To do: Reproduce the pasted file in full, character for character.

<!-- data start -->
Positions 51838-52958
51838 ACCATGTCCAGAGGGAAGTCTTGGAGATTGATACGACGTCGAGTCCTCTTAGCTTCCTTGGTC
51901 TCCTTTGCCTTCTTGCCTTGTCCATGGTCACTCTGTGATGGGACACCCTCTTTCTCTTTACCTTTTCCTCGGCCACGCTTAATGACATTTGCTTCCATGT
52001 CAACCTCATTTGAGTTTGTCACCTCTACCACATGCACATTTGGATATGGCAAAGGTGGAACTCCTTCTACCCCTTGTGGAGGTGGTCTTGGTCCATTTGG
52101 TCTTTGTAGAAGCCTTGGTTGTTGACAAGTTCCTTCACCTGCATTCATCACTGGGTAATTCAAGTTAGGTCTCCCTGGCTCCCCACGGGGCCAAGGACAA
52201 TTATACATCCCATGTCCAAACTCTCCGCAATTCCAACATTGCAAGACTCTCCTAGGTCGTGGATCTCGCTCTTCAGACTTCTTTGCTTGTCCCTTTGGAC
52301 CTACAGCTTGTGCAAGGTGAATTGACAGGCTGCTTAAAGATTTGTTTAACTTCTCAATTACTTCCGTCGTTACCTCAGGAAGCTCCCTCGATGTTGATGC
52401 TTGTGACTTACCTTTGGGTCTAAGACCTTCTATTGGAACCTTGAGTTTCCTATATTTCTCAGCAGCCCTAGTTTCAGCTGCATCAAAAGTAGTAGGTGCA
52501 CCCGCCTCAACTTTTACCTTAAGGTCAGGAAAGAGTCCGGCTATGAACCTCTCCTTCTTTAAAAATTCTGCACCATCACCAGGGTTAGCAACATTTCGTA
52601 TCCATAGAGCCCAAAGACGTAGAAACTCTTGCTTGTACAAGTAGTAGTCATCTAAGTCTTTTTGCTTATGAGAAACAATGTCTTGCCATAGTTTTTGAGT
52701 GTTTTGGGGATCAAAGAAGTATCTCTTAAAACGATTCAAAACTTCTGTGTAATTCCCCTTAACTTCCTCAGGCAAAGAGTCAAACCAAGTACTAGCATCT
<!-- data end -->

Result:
Positions 51838-52958
51838 ACCATGTCCAGAGGGAAGTCTTGGAGATTGATACGACGTCGAGTCCTCTTAGCTTCCTTGGTC
51901 TCCTTTGCCTTCTTGCCTTGTCCATGGTCACTCTGTGATGGGACACCCTCTTTCTCTTTACCTTTTCCTCGGCCACGCTTAATGACATTTGCTTCCATGT
52001 CAACCTCATTTGAGTTTGTCACCTCTACCACATGCACATTTGGATATGGCAAAGGTGGAACTCCTTCTACCCCTTGTGGAGGTGGTCTTGGTCCATTTGG
52101 TCTTTGTAGAAGCCTTGGTTGTTGACAAGTTCCTTCACCTGCATTCATCACTGGGTAATTCAAGTTAGGTCTCCCTGGCTCCCCACGGGGCCAAGGACAA
52201 TTATACATCCCATGTCCAAACTCTCCGCAATTCCAACATTGCAAGACTCTCCTAGGTCGTGGATCTCGCTCTTCAGACTTCTTTGCTTGTCCCTTTGGAC
52301 CTACAGCTTGTGCAAGGTGAATTGACAGGCTGCTTAAAGATTTGTTTAACTTCTCAATTACTTCCGTCGTTACCTCAGGAAGCTCCCTCGATGTTGATGC
52401 TTGTGACTTACCTTTGGGTCTAAGACCTTCTATTGGAACCTTGAGTTTCCTATATTTCTCAGCAGCCCTAGTTTCAGCTGCATCAAAAGTAGTAGGTGCA
52501 CCCGCCTCAACTTTTACCTTAAGGTCAGGAAAGAGTCCGGCTATGAACCTCTCCTTCTTTAAAAATTCTGCACCATCACCAGGGTTAGCAACATTTCGTA
52601 TCCATAGAGCCCAAAGACGTAGAAACTCTTGCTTGTACAAGTAGTAGTCATCTAAGTCTTTTTGCTTATGAGAAACAATGTCTTGCCATAGTTTTTGAGT
52701 GTTTTGGGGATCAAAGAAGTATCTCTTAAAACGATTCAAAACTTCTGTGTAATTCCCCTTAACTTCCTCAGGCAAAGAGTCAAACCAAGTACTAGCATCT